Homage to a Star Teacher

Opus Osm

Zora Jehličková (left), Miroslav Švejda, Jana Jonášová in 'The Two Widows,' June 18, 1981.

Why is it that many stars become teachers of their art after they retire from the high stakes game of live theatre and opera?

No doubt there are many reasons to take up teaching, but perhaps the most obvious is that teaching offers a way for performers to continue their own art through the performances of their students. It is through students that voice and opera teachers enjoy new successes and stay in touch with the stage.

That is also the case of Zora Jehličková, a major Czech opera soloist, whose soprano gave life to the characters Mařenka and Rusalka, among many others, for over three decades (1974 into the 1990s) in the Czech National Theatre and The State Opera. She has also performed as a guest at such prestigious opera destinations as Dresden’s Semperoper and Milan’s La Scala.

Since the 2000s Mrs Jehličková has been grooming students’ voices as a voice and opera teacher. Currently she teaches singing at the Music School in Prague 5. The “Meditation on Teaching” in Žižkov’s Atrium on January 28 was meant as a tribute to her teaching work.

Opus Osm

At the Atrium (from left): Růžena Kováčová, Mrs Jehličková, Petra Hlaváčková-Koliášová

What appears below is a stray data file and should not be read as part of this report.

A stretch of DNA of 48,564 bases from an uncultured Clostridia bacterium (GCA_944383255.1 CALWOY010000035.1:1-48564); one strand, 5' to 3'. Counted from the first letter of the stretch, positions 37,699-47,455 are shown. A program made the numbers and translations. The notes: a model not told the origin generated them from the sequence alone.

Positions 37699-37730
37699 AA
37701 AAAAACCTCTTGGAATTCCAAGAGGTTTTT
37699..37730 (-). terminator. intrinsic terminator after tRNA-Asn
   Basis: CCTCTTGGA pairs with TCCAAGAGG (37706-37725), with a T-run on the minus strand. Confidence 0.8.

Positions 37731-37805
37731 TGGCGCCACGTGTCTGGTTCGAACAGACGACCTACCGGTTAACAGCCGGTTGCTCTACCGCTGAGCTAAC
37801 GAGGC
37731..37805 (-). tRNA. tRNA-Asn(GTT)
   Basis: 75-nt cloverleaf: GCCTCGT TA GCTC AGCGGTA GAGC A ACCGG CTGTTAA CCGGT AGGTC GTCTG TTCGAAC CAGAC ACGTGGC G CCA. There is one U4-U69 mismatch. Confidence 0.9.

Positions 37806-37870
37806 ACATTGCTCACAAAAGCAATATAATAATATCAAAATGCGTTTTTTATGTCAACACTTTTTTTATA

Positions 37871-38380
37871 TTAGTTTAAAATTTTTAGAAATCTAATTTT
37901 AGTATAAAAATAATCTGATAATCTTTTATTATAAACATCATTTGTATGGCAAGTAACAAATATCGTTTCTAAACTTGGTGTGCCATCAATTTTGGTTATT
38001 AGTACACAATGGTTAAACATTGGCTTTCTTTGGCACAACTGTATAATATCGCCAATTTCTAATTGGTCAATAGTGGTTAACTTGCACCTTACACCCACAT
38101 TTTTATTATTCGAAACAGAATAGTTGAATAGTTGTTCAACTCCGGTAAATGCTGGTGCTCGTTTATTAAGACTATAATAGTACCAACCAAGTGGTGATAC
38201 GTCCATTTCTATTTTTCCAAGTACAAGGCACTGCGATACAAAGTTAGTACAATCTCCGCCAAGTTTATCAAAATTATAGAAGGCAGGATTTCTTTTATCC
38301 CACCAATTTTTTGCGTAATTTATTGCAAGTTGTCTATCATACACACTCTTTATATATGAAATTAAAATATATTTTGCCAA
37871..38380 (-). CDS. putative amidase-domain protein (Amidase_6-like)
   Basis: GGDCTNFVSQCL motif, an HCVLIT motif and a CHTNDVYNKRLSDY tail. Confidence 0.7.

Hosted by Ms. Jehličková’ student, Petra Hlaváčková-Koliášová, the evening alternated between performances of famous arias and duets and the spoken word. Rightly, the main singing protagonists were Zora Jehličková’s students Petra Hlaváčková-Koliášová and Růžena Kováčová, owners of beautiful mezzosoprano and soprano voices. Their powerful singing filled the Atrium chapel up to the ceiling.

As with any teaching, guiding a student through the intricacies of opera techniques can be equally frustrating and rewarding. Mrs Jehličková, speaking from the stage, assured us that it is a big success if the student remembers something after half a year. But then it is a big gratification when the student goes on to study at the Academy of Music or the Conservatory.

The key seems to be finding the perfect match between the teacher and the student. The teacher is the one who places the tone for the student, and explains the physiology of singing, and where the head voice is. This relationship can then last for a lifetime. –Well, provided one premise is met: The old practice, practice, practice applies even more in opera.

The evening was a nice reminder of where opera begins. – oo

– Zuzana Sklenková, assistant editor and regular contributor to Opus Osm

Photo Credits: Top: Jaromír Svoboda, The National Theatre archives; bottom, Zuzana Sklenková

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